WLS-TV adopts such a rigid approach. It argues that since Oxman's was the only job eliminated from the Northwest Bureau, he cannot prove he was treated less favorably than other similarly situated employees. This focus is too narrow. By WLS-TV's restrictive definition, there are no similarly situated employees.*fn8 The reduction-in-force happened elsewhere in the newsroom over time, as WLS-TV itself acknowledges. There is, therefore, a wider frame of reference for us to determine whether Oxman was relatively disadvantaged.

The most striking fact supporting Oxman with respect to the fourth element is that he, the oldest newsroom employee, was fired when his job was eliminated, while many whose jobs were to be eliminated were not. By Swanson's own admission, his usual way to eliminate jobs was to use a hiring freeze and not fill vacancies as they arose. "In this manner, seventeen positions . . . were eliminated from WLS-TV's 1984 budget." Swanson Affidavit, ¶ 4. Viewing the whole reduction-in-force scheme in the light most favorable to Oxman, this evidence supports his claim that he was treated less favorably than younger employees. That WLS-TV had some purported reasons for treating Oxman differently does not diminish his prima facie case, but rather supports its burden of rebutting this case.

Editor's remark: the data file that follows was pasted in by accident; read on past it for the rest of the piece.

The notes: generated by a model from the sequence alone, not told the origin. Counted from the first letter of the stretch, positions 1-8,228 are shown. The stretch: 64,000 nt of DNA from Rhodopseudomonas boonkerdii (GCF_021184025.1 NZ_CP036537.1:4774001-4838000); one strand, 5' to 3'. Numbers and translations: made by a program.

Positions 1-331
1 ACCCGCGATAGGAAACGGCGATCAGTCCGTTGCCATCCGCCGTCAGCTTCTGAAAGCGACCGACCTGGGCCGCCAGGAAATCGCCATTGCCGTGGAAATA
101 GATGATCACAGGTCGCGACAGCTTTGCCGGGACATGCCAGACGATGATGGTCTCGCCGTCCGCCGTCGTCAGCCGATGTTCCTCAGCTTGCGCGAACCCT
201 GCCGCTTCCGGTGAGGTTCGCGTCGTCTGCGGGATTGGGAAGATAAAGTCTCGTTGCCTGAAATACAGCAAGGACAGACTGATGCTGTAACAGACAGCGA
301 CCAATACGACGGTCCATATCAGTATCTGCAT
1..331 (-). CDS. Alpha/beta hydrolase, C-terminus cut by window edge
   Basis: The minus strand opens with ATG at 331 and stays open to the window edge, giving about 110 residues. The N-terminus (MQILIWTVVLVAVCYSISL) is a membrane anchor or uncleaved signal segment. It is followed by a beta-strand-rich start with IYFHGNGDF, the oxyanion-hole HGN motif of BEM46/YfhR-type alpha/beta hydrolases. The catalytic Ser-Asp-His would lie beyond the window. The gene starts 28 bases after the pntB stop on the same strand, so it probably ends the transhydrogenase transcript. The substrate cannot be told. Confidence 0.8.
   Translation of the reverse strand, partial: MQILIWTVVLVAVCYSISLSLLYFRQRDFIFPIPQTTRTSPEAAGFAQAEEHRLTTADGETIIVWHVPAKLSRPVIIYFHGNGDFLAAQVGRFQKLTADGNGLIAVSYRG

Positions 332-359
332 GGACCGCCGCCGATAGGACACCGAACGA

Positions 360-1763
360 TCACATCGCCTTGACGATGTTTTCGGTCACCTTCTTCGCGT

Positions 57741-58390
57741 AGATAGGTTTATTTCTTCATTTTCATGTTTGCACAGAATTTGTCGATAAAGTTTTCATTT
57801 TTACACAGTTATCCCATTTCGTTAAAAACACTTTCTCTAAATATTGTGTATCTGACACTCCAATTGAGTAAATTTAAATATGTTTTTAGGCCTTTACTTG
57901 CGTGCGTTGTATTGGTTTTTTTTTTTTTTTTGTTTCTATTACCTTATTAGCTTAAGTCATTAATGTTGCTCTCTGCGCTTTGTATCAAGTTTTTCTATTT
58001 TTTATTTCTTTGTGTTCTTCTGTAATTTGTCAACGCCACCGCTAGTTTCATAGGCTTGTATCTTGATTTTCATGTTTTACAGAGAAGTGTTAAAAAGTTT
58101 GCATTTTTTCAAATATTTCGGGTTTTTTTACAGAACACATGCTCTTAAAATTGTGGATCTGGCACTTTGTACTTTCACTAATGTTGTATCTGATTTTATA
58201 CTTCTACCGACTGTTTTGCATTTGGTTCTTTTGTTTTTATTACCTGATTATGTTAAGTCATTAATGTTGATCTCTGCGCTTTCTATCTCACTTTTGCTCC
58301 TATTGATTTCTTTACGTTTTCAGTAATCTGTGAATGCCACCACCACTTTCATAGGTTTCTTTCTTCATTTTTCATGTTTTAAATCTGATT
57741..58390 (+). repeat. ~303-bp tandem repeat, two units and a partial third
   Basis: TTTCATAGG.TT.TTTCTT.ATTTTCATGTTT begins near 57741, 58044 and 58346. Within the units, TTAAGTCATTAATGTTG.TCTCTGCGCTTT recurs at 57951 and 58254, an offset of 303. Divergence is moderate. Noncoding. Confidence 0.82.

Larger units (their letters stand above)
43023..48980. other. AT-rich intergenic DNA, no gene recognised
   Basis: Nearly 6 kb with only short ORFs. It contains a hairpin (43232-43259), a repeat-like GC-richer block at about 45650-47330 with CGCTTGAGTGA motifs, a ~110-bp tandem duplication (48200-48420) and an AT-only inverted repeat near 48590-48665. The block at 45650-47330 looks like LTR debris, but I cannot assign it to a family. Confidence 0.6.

WLS-TV also argues that Oxman cannot prove the fourth element because no positions were available at the time of his discharge for which he was qualified. Oxman lists ten vacancies which existed near the time of his discharge, which he claims he was qualified to fill and for which WLS-TV hired people outside the station. He lists five other positions which were filled with station veterans. These fifteen positions opened up at various times ranging from September, 1983 through September, 1984. WLS-TV argues that we should consider only positions open on the date of Oxman's discharge in January, 1984. While we agree with WLS-TV that Oxman's focus may be too broad, as we have observed WLS-TV's is too narrow. A focus on the precise date of discharge would allow for easy manipulation of an official firing date to mask liability. We need not decide now exactly what range of dates is proper to consider in this case. Even if we eliminate positions which were filled before Oxman was officially fired,*fn9 and consider only those positions vacant at or shortly after the time of Oxman's discharge, a factfinder could reasonably find that several positions existed: two newswriter vacancies and a "Manager of Scheduling" job. WLS-TV admits that Oxman was qualified to be considered for the Manager job.*fn10 As for the two newswriter jobs, although Oxman had not written news in many years, his 131/2 years of writing experience at WBBM-TV preceding his sojourn at WLS-TV, as well as his masters degree in Journalism from the Medill School of Journalism at Northwestern University, might allow a factfinder to find him sufficiently qualified to write TV news. To prove his prima facie case Oxman need only show that he was qualified, not the most qualified. See, e.g., Herman v. National Broadcasting Co., 744 F.2d 604, 608 (7th Cir. 1984), cert. denied. ___ U.S. ___, 105 S.Ct. 1393, 84 L.Ed.2d 782 (1985). Relative qualifications and other exigencies should be dealt with in the employer's rebuttal of the prima facie case.